The Delphi Parallel Library (DPL) tends to occupy a lot of my otherwise idle "thought" time. DPL has been redesigned in my head more times than I can count. The good news is that it is conceptually beginning to actually take some shape and is finding a direction. As I've stated before, a lot of the concepts behind the DPL are taken from Intel's TBB and Microsoft's TPL.
When I started down this road, it all began as an investigation into various ways of implementing a thread pool. It turns out that this simplistic mechanism really doesn't truly address parallelism and concurrent processing. It is merely a way of shoveling off a task into another thread, which may or may not execute concurrently. A thread pool doesn't do anything to "load-balance" the work in a constructive manner, nor does it purport to. That is left as an exercise for the user.
While reading and researching all the various approaches to handling parallelism, a few light bulbs started coming on. I've been approaching this whole thing from the wrong angle. I'd been trying to shoehorn task handling (a task being the smallest unit of work that can be made parallel) concepts into the more general notion of a thread pool. I admit that sometimes I'm not the sharpest knife in the drawer, but I can recognize when one approach is superior to another.
Rather than starting with the concept of thread pools, a parallel library should really begin at the most basic level, the task or just a unit of work. A task is merely some chunk of code that may or may not execute concurrently. Another thing to remember is that a parallel library is about getting these tasks done as fast as absolutely possible. It is also about keeping as many of the CPU cores as busy as possible with as little idle time and overhead. It is not about fairness. It is about speed.
To best do this, the internal scheduling and management of tasks should control how they are scheduled and processed on the CPU cores. Remember, we're talking about the actual real, hardware CPU core (or virtual core, like Hyperthreading). Not a thread. A thread is merely a way to easily segregate tasks among the cores. We'll rely on the operating system to make sure that of the available cores, then there are equally as many "threads" actually burning CPU cycles for real work. Any other threads are stuck waiting for their chance at a core. Because of this, a task manager should endeavor to keep the number of running threads as close to equal to the number of available cores. It should also equally handle 1 or 100 cores by making sure as many cores are a busy as possible.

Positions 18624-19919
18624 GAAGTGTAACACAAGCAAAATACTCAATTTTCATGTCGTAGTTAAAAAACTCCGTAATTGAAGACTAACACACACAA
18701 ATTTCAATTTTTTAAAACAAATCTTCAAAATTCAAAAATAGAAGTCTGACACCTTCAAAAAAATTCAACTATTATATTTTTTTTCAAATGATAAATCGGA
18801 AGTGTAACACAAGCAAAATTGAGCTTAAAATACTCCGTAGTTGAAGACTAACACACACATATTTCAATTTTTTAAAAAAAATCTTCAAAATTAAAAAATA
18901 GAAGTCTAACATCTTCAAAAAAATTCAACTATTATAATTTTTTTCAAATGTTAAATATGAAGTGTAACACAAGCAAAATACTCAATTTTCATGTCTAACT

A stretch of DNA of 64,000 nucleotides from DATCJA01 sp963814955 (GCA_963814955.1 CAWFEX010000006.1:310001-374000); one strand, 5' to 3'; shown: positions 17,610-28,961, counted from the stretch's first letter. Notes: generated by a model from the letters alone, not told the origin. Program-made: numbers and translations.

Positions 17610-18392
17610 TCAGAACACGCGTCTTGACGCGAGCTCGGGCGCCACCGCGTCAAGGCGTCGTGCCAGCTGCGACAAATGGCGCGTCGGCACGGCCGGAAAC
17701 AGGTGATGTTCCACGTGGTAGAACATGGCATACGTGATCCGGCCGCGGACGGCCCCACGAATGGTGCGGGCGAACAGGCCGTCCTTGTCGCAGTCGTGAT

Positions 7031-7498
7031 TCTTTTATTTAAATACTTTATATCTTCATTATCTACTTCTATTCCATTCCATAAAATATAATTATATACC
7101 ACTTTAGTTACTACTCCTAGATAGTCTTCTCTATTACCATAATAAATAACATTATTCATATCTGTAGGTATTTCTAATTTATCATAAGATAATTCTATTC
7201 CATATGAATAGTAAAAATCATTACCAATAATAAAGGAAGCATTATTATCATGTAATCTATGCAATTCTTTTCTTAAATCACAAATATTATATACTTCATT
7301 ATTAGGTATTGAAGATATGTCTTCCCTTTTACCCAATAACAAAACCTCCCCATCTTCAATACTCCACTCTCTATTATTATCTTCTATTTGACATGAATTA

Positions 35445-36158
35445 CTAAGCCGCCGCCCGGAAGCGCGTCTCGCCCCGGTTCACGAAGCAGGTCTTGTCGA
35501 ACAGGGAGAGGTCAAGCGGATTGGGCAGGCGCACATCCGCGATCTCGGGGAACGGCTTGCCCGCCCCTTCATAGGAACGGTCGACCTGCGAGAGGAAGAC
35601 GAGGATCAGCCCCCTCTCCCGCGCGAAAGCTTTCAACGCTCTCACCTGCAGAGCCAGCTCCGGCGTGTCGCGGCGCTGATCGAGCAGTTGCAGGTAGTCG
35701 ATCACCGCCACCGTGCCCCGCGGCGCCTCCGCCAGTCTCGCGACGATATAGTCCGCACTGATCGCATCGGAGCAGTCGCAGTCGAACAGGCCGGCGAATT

Using a task based approach also requires that the threading and scheduling is completely (or nearly completely) hidden. The user should never think of threads. The user only deals with Tasks and the extra abstractions built on top of them. So it looks like DPL is headed for another rewrite, which is good because each time I do this it is only getting better. I've not spent a whole lot of time on the current iteration as it stands, so this isn't much of a setback.
Microsoft's TPL is one of the few things to come out in recent years that looks great and performs well. The concepts behind it are very well suited for Delphi. To get an idea of some of the things you can do with it (and eventually the DPL ;-) you really should watch this video. The really interesting bits come on toward the last 1/2 to 1/3 of the video where they go into the idea behind work stealing and work load balancing. Really, really interesting stuff. Joe Duffy also addresses how you need to think about parallelism and how it applies to your situation.
As part of this, I just ordered Joe's soon to be released book on Concurrent Programming on Windows Vista. You can actually buy the book online ahead of the actual print release and download a PDF of the work in progress until then. From reading only a few of the online excerpts, it looks to be one of those "must have" tomes for anyone doing any kind of parallel programming in native Windows and in .NET. Even though a lot of the information I know, it is good to have it codified in a consistent organized manner. As I stated in my first post about thread pools, as I dig deeper into this whole subject, I want to make sure that Delphi developers at all levels will find some value in such a library. The best thing you can do at this point is to learn as much about these concepts as you can. Hopefully this blog and others I've been referencing and will reference in the future will be an excellent source of information. I'm finding that as I write about this, it give me a chance to review my assumptions and design ideas with a critical eye. Hopefully, we can all learn something along the way as well. I know I have so far.